- 1 Franchise history
- 1.1 Kansas City Blues, 1894-1900
- 1.2 Washington Nationals/Senators, 1901-1960
- 1.3 Minnesota Twins, 1961 to present
- 2 Quick facts
- 3 Baseball Hall of Famers
- 4 Current roster
- 5 Minor league affiliations
- 6 See also
- 7 External links
Kansas City Blues, 1894-1900
The Kansas City Blues were a charter member of the Western League, a minor league at the time. Byron "Ban" Johnson, president of the Western League, changed the name to the American League in 1900 and major league status was awarded a year later. The Blues were champions of the Western League in 1898, taking the league by a game-and-a-half from the Indianapolis Hoosiers.
Washington Nationals/Senators, 1901-1960
The Washington ballclub was known by two nicknames, the Nationals and the Senators, for most of its history prior to moving to Minnesota. During Template:Daterange the team actually wore "Nationals" on their jerseys. Otherwise, the jerseys either read "Washington" or carried a plain block "W". Newspaper articles for decades used the names "Senators" and "Nationals" (or "Nats") interchangeably, often within the same article. Baseball guides even said "Nationals or Senators" when listing the nickname. By the 1950s, "Nationals" was pretty much passe. In 1959 the word "Senators" finally appeared on their shirts. They and their expansion-replacement in 1961 would remain officially the "Senators" for good, although space-saving headline writers continued to refer to them as "Nats" frequently.
During the period Template:Daterange, the team's line up boasted the presence of Walter "The Big Train" Johnson and they won the 1924 World Series. They also appeared in the 1925 and 1933 Series and came very close in 1945. After that, the team fell into mediocrity quickly. That, along with its poor early years, resulted in the team being remembered mostly for its failures rather than its successes. During one portion of its history, the team was so notoriously inept that it inspired San Francisco Chronicle columnist Charley Dryden to joke: "Washington: First in war, first in peace, and last in the American League." This was a play on Light Horse Harry Lee's remembrance of George Washington: "First in war, first in peace, first in the hearts of his countrymen." The team's difficulties on the field also inspired the book The Year the Yankees Lost the Pennant (see below).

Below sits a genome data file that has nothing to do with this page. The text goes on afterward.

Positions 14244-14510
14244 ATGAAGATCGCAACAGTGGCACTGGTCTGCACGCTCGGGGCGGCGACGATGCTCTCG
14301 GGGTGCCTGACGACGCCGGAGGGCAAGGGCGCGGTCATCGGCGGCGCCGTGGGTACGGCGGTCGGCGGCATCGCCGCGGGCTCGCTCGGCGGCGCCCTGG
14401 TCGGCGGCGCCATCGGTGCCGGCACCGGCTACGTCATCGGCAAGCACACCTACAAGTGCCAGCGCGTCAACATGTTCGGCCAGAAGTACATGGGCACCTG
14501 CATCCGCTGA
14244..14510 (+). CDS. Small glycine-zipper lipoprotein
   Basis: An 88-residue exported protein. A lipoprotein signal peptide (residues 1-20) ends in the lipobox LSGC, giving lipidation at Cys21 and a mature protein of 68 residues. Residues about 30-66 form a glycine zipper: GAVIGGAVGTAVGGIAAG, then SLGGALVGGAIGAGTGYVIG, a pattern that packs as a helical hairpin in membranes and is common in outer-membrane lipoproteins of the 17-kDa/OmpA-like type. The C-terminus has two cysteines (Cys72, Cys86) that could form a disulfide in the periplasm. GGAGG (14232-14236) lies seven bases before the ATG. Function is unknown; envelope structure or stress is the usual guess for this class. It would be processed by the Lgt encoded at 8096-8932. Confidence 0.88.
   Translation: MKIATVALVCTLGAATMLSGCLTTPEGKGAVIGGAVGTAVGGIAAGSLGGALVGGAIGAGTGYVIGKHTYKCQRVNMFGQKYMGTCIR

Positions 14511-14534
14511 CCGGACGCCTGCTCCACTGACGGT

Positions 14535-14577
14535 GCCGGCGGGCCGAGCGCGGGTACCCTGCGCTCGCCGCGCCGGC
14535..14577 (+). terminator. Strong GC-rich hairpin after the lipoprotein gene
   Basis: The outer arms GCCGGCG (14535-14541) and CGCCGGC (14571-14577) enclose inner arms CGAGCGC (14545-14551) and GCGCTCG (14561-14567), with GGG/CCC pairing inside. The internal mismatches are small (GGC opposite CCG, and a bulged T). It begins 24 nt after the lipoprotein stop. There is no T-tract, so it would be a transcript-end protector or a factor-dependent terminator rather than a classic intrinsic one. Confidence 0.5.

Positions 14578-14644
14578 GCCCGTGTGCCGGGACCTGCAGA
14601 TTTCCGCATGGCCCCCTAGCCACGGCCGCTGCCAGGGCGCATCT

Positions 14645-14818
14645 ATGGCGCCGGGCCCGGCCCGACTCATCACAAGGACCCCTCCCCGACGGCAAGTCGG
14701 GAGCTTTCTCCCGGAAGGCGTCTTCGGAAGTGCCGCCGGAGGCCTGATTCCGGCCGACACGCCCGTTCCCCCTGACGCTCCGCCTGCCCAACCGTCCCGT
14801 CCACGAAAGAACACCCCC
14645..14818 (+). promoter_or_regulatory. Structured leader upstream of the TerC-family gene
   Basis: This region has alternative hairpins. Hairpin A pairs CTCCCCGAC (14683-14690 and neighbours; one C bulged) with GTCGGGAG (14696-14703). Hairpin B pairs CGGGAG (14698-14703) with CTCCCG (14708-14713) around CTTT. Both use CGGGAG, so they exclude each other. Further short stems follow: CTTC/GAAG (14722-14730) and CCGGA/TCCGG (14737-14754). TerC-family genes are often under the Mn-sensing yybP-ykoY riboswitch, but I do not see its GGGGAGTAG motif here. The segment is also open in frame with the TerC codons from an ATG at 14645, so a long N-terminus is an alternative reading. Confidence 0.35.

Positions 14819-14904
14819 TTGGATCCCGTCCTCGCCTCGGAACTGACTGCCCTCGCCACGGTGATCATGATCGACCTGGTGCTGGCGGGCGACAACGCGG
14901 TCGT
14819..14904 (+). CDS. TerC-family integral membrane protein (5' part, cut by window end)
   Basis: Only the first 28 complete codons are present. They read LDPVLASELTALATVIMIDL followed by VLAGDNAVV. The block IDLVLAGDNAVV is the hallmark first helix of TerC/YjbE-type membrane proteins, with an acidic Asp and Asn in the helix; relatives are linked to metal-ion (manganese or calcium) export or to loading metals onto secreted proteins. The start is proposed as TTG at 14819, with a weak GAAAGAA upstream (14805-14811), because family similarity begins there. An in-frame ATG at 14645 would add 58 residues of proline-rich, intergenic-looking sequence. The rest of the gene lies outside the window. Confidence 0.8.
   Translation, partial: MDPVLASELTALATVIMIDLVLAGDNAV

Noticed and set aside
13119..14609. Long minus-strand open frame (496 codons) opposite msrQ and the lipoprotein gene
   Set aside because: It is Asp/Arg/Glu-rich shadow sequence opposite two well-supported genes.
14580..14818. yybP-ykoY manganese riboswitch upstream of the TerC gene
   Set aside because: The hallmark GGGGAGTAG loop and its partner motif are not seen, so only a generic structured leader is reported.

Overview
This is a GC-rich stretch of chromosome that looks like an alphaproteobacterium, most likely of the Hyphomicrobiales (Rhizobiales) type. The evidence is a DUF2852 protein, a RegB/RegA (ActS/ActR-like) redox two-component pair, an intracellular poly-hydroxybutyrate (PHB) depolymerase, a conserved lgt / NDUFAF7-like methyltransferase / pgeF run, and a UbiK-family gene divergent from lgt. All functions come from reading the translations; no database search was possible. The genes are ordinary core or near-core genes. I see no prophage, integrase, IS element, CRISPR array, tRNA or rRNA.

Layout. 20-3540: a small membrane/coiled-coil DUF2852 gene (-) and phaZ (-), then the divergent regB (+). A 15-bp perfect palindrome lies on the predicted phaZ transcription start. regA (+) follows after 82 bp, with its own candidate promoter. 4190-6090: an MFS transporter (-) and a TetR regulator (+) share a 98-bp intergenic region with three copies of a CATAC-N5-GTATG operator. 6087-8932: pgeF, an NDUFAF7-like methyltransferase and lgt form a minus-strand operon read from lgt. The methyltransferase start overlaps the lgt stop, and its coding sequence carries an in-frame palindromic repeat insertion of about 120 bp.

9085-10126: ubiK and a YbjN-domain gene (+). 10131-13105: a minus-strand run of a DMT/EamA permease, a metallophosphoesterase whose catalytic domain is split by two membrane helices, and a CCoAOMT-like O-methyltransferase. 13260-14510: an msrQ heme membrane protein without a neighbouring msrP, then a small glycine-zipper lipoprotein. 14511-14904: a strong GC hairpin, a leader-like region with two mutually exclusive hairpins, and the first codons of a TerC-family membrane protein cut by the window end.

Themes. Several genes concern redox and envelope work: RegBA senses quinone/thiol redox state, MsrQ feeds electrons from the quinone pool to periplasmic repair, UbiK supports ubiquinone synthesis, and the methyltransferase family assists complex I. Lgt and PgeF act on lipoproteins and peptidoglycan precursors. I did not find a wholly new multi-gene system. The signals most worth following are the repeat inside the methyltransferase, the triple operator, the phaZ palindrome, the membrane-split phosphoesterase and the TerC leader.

The Washington Senators in popular culture
The longtime competitive struggles of the team were fictionalized in the book The Year the Yankees Lost the Pennant, which became the Broadway musical and movie Damn Yankees. The plot features a middle-aged man named Joe Hardy who sells his soul to the Devil so the Washington Senators can win the pennant. One of the songs from the musical, You Gotta Have Heart, is frequently played at baseball games.
Team nickname: Nats, short for Nationals. Also sometimes called Griffs by inventive headline writers, in reference to the club owner.
Minnesota Twins, 1961 to present
The "Minnesota" designation, instead of "Minneapolis", comes from the fact that the team is intended to represent the twin cities of Minneapolis-St. Paul (and, presumably, the entire state). This fact is reinforced by the stylized TC logo worn on home caps, and by their mascot, TC Bear.
1960s: The Twins arrive in Minnesota and rise in the standings
The Twins were eagerly greeted in Minnesota when they arrived in 1961, and they advanced to the World Series in 1965, driven by the exciting play of superstar first baseman Harmon Killebrew. They were defeated in the World Series by the Los Angeles Dodgers, but the championship drive cemented the team's relationship with the people of Minnesota.
1970s: From first place to mediocrity
The team continued to post winning records through 1971, winning the first two American League West division titles. However, they then entered a decade-long slump, finishing around .500 for the next eight years. Tony Oliva and Rod Carew continued to provide offensive pop, but Killebrew's batting average suffered and the pitching staff languished.
1980s: Building a new home, a World Champion